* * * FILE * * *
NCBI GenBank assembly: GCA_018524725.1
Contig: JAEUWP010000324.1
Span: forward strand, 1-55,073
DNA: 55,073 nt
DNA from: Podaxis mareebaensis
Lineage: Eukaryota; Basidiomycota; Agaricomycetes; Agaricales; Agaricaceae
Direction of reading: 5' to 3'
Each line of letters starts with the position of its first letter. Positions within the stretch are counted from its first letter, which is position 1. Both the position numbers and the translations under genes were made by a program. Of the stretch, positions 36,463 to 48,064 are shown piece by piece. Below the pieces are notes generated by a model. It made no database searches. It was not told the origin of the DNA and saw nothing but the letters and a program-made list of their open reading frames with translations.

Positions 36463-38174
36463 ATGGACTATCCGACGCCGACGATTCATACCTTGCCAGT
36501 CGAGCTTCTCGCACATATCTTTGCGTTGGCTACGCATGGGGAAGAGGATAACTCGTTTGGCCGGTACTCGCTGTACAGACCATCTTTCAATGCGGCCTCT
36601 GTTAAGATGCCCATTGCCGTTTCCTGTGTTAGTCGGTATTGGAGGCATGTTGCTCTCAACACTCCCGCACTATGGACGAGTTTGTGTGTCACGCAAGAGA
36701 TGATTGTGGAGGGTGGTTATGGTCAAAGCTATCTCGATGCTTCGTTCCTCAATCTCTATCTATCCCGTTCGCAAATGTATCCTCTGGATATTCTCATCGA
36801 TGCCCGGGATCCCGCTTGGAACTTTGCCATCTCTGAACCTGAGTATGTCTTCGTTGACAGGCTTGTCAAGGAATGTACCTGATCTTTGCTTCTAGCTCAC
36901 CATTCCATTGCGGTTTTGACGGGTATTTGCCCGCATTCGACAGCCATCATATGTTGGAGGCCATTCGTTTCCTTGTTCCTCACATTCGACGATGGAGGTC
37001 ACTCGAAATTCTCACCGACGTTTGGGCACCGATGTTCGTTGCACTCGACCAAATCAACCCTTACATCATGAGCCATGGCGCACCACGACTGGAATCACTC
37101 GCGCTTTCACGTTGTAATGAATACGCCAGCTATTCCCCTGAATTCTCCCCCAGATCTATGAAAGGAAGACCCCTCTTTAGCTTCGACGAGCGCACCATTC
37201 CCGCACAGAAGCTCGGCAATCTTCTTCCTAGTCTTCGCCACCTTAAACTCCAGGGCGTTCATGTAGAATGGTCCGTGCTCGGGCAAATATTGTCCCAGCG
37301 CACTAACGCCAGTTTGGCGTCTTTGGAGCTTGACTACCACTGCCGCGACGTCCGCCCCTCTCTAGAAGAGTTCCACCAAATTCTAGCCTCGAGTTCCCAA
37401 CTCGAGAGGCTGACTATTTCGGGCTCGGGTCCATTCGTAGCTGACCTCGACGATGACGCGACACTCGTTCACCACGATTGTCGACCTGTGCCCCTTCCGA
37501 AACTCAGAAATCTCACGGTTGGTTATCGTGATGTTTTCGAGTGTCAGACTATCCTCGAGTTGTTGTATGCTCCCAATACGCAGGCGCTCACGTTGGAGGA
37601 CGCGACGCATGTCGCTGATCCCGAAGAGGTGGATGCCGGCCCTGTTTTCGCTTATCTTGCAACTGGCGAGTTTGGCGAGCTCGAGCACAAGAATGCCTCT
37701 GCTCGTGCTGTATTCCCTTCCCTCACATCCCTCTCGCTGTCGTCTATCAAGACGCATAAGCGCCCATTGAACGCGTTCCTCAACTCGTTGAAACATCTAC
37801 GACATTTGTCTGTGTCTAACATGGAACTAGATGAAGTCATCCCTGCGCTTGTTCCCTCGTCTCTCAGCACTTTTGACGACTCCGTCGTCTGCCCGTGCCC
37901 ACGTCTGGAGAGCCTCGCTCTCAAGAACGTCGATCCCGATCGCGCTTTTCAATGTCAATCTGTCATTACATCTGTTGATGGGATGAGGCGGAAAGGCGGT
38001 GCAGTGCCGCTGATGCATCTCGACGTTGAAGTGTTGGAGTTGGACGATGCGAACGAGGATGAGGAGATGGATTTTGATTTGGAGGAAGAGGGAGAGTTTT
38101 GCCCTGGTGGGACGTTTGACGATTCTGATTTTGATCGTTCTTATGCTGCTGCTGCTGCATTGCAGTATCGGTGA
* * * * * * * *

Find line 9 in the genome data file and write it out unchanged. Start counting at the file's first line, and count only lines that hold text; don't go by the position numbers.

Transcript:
Positions 36463-38174